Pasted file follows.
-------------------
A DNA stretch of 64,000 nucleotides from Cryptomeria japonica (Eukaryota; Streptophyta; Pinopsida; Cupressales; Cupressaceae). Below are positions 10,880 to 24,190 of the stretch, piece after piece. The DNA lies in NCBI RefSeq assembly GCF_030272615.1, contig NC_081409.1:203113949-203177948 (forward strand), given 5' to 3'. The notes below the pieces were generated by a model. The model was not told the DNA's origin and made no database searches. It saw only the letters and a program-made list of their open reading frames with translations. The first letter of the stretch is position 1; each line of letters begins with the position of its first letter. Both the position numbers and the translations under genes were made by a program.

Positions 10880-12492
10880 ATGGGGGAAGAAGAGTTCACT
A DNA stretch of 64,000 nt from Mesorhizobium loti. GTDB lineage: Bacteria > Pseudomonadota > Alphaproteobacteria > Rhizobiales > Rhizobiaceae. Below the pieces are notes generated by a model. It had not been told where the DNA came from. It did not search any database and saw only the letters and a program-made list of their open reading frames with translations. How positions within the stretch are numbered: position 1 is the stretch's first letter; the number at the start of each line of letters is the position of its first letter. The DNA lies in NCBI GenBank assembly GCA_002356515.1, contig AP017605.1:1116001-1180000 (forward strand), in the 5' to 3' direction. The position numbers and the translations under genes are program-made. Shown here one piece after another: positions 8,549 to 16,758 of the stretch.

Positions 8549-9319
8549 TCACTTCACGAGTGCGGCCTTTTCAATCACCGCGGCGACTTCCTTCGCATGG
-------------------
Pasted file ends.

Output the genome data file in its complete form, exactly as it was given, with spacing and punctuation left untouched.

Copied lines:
A DNA stretch of 64,000 nucleotides from Cryptomeria japonica (Eukaryota; Streptophyta; Pinopsida; Cupressales; Cupressaceae). Below are positions 10,880 to 24,190 of the stretch, piece after piece. The DNA lies in NCBI RefSeq assembly GCF_030272615.1, contig NC_081409.1:203113949-203177948 (forward strand), given 5' to 3'. The notes below the pieces were generated by a model. The model was not told the DNA's origin and made no database searches. It saw only the letters and a program-made list of their open reading frames with translations. The first letter of the stretch is position 1; each line of letters begins with the position of its first letter. Both the position numbers and the translations under genes were made by a program.

Positions 10880-12492
10880 ATGGGGGAAGAAGAGTTCACT
A DNA stretch of 64,000 nt from Mesorhizobium loti. GTDB lineage: Bacteria > Pseudomonadota > Alphaproteobacteria > Rhizobiales > Rhizobiaceae. Below the pieces are notes generated by a model. It had not been told where the DNA came from. It did not search any database and saw only the letters and a program-made list of their open reading frames with translations. How positions within the stretch are numbered: position 1 is the stretch's first letter; the number at the start of each line of letters is the position of its first letter. The DNA lies in NCBI GenBank assembly GCA_002356515.1, contig AP017605.1:1116001-1180000 (forward strand), in the 5' to 3' direction. The position numbers and the translations under genes are program-made. Shown here one piece after another: positions 8,549 to 16,758 of the stretch.

Positions 8549-9319
8549 TCACTTCACGAGTGCGGCCTTTTCAATCACCGCGGCGACTTCCTTCGCATGG